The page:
I've been invited to review manuscripts for two journals in my field frequently. I noticed in the first couple of cases my supervisor was the associate editor which has selected me in the process, but for rest of them, I was assigned to the papers by other editors (not from our network).

So, I assumed that my name should be there somewhere in a list, such that the editors may choose me when they see a paper matches my keywords or my previous review results, etc.

Now, I want to state that in my CV and in a list separate from my ad-hoc review experiences, but I do not know what suitable key phrase I should use.

For instance, can I use the following?

Member of the review board for Journals X and Y

By the way, I work in the field of computer science.

2 Answers 2


This is the sort of thing which will vary more from field to field, and you may want to talk to other people in your field, but my general inclination is not to do so. Unless you have been specifically told that there is some review board you are on, or been invited to be on, this may not even exist. Aside from the ethics, if this is a prominent journal, and one of the editors sees your CV, they could react extremely negatively. A better solution might be that if you are going to list what journals you have reviewed for is to list how many articles you have reviewed for a journal if you have reviewed more than one.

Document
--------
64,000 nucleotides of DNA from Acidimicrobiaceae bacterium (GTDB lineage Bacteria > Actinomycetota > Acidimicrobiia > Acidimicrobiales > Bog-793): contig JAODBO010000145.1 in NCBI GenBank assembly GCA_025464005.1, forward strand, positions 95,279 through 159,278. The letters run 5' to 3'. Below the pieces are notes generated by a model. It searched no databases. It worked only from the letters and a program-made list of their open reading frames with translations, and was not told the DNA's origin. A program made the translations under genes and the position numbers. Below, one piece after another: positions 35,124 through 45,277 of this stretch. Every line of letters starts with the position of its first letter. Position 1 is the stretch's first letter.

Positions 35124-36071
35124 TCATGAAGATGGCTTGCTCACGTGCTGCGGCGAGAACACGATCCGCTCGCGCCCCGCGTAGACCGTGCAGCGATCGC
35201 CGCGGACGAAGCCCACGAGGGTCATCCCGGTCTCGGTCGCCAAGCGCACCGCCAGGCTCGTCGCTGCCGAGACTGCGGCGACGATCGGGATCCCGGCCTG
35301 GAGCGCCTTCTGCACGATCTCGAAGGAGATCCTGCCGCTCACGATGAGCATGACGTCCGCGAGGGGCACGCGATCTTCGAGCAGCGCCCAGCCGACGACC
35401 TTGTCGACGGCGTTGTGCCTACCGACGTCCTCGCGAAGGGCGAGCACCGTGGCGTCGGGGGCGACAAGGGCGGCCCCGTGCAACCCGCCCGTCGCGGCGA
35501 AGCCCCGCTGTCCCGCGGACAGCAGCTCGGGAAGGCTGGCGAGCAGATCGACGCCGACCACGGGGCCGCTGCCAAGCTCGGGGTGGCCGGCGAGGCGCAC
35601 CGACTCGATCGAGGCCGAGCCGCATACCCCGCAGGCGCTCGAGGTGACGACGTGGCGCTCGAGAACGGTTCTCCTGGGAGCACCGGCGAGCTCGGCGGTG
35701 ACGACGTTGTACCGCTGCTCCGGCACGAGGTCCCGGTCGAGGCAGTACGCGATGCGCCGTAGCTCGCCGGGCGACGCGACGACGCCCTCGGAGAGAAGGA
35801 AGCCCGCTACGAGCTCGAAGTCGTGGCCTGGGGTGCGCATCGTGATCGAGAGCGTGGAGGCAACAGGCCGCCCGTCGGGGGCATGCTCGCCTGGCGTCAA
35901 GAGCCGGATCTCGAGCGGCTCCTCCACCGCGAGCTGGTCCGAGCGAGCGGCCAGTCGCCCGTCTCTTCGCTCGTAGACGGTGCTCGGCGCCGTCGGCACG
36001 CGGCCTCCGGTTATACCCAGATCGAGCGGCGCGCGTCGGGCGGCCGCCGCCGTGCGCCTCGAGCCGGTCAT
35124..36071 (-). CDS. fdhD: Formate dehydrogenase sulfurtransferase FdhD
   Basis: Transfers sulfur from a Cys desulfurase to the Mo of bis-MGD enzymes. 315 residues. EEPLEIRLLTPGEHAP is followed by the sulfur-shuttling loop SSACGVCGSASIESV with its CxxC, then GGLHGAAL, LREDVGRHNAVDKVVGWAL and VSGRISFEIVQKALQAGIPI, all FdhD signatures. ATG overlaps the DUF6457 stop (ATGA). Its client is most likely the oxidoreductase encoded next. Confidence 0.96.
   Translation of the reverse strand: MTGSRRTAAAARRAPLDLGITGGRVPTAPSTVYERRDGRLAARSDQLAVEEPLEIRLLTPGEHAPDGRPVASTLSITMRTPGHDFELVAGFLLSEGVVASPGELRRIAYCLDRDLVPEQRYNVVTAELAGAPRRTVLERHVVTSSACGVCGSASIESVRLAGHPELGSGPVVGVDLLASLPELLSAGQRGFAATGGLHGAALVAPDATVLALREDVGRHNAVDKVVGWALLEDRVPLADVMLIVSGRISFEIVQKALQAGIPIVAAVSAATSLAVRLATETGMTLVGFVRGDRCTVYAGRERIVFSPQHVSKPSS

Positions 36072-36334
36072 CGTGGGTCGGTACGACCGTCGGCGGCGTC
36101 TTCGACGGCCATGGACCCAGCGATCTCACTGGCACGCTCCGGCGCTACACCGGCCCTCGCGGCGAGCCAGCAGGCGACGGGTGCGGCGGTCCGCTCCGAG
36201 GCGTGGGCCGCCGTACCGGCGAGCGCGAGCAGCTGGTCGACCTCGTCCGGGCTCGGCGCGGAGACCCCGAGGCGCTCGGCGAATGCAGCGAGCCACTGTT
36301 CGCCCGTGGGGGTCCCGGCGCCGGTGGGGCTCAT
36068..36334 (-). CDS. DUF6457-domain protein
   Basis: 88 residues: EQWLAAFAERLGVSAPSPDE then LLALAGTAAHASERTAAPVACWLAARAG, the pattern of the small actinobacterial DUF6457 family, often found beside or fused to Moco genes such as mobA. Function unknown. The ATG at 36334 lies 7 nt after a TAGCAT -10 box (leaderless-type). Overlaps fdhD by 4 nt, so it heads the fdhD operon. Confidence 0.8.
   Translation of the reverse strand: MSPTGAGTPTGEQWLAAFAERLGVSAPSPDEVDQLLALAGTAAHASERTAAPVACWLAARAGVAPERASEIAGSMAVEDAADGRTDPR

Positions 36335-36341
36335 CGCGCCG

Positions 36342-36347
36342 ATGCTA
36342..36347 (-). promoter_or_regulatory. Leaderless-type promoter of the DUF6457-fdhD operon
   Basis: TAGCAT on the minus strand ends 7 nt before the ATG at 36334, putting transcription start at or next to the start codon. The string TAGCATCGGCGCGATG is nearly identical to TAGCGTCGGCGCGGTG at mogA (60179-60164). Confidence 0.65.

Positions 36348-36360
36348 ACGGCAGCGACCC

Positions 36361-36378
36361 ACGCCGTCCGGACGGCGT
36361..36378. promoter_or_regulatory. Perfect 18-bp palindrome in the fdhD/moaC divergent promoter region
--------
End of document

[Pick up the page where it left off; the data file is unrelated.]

• 5
    It is probably enough to just say "a reviewer for ACM SigPlan" or whatever.
    – Buffy
    Mar 16, 2019 at 23:23
  • Referee for reputed international journals
    – Alchimista
    Mar 17, 2019 at 9:42

Can I use for instance, "member of the review board" for journals X and Y?

I agree with Joshua, it's a bit risky to present it this way unless you are sure that this journal has something that they call "review board" and that you are on it (it might not exist or have a different name). Personally I just have a section called "Reviewing activities" with a list of journals/conferences I reviewed for ordered by year.

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